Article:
When the minorities of a multi-ethnic nation state are routinely persecuted by ruthless coercion and violence in the face of a callous establishment that perpetuates the status quo by remaining silent on the issue, not only has the state failed in protecting its citizens, it has become complicit in the persecution by not addressing the matter. The latest attack on the Hazara community in Quetta comes third in the series of horrifying attacks this month on the persecuted minority in which two members of the Shia Hazara community were gunned down in the heart of the city.

Buffeted by three suicide bombings earlier this week, the wave of terrorism that has laid siege to the fortitude of the bereaved community is still bereft of due acknowledgement by the state. The protracted sectarian killings have evoked protests and strikes by the community in an attempt to highlight their strife and grief, clamouring against the law-enforcement agencies and provincial government that has utterly failed to protect the community, with no arrests being made or inquiries being conducted.

It points to the failure of the provincial government that has been unable to come up with a cohesive plan to ensure the security of its citizens, but most importantly it is a failure of the central government that has maintained radio-silence on the repeated atrocities committed against the community.

The Shia Hazara genocide has resulted in the massacre of 3,000 people in such attacks in the last decade. The Hazara community itself is subjected to isolation in their everyday lives being denied fundamental rights; right to life, security and education. Moreover, they are being isolated in the name of security. Where the CJP has blamed the issue on the lack of legislative will to tackle the problem, the callous silence of the government towards the community’s concerns speaks volumes.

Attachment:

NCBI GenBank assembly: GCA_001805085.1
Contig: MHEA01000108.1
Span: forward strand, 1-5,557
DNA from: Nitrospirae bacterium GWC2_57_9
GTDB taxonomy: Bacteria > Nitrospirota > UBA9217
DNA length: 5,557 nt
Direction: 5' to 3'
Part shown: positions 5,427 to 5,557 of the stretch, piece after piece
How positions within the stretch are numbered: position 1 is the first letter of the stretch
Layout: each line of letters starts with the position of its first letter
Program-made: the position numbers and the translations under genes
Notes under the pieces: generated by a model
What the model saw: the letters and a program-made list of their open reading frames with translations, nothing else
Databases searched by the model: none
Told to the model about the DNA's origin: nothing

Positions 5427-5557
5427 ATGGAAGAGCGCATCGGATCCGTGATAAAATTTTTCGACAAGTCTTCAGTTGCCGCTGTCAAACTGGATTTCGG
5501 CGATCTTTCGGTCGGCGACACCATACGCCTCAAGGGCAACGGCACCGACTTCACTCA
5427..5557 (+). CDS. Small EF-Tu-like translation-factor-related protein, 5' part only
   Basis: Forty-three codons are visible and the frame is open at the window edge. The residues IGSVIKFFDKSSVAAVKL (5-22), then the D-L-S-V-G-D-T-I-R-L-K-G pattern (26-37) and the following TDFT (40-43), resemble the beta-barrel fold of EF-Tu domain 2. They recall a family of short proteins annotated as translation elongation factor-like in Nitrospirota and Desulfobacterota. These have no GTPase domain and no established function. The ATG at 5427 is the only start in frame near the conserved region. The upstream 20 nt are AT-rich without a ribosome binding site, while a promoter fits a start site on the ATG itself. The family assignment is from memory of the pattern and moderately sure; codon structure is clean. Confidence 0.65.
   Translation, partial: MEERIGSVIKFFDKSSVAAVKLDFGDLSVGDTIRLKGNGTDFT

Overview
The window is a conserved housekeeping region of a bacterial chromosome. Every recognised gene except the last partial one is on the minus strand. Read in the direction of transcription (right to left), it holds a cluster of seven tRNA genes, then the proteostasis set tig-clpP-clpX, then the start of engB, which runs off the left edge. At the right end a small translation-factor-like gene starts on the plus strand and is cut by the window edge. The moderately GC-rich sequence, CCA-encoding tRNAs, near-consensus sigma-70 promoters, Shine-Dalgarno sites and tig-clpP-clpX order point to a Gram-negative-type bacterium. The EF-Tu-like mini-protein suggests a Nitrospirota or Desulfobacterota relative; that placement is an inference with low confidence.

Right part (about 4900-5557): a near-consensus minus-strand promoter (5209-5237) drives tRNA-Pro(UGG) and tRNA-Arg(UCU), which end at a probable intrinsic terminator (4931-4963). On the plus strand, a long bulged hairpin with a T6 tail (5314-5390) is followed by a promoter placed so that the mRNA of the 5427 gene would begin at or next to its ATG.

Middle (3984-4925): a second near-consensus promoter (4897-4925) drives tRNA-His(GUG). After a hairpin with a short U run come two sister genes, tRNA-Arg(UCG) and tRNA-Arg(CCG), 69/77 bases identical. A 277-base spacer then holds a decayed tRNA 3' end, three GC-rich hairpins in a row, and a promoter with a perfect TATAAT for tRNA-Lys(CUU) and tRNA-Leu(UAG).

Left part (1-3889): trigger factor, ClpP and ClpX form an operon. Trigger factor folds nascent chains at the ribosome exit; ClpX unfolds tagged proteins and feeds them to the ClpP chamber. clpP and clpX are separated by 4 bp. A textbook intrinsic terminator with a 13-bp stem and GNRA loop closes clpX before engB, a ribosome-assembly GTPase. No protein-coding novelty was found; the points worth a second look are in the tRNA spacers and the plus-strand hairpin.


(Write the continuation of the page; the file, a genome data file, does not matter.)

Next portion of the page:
It is high time the state takes due notice of the marginalised communities in its realm. There needs to be an active engagement with all minority communities in understanding their grievances and affording them the fundamental right to life and security. The growing unrest and uprisings within the belt of marginalized minorities is an indicator of how far state neglect has pushed them. There is still time to clamp down on the real elements of extremism and dogmatic instigators that run amok in the country and formulate effective legislation that serves to protect the rights and civil liberties of all sects, ethnicities and religions. It is high time the matter is dealt with an even-handed approach. Ignoring the pleas and cries of the persecuted minorities only makes our establishment complicit in their oppression and maltreatment.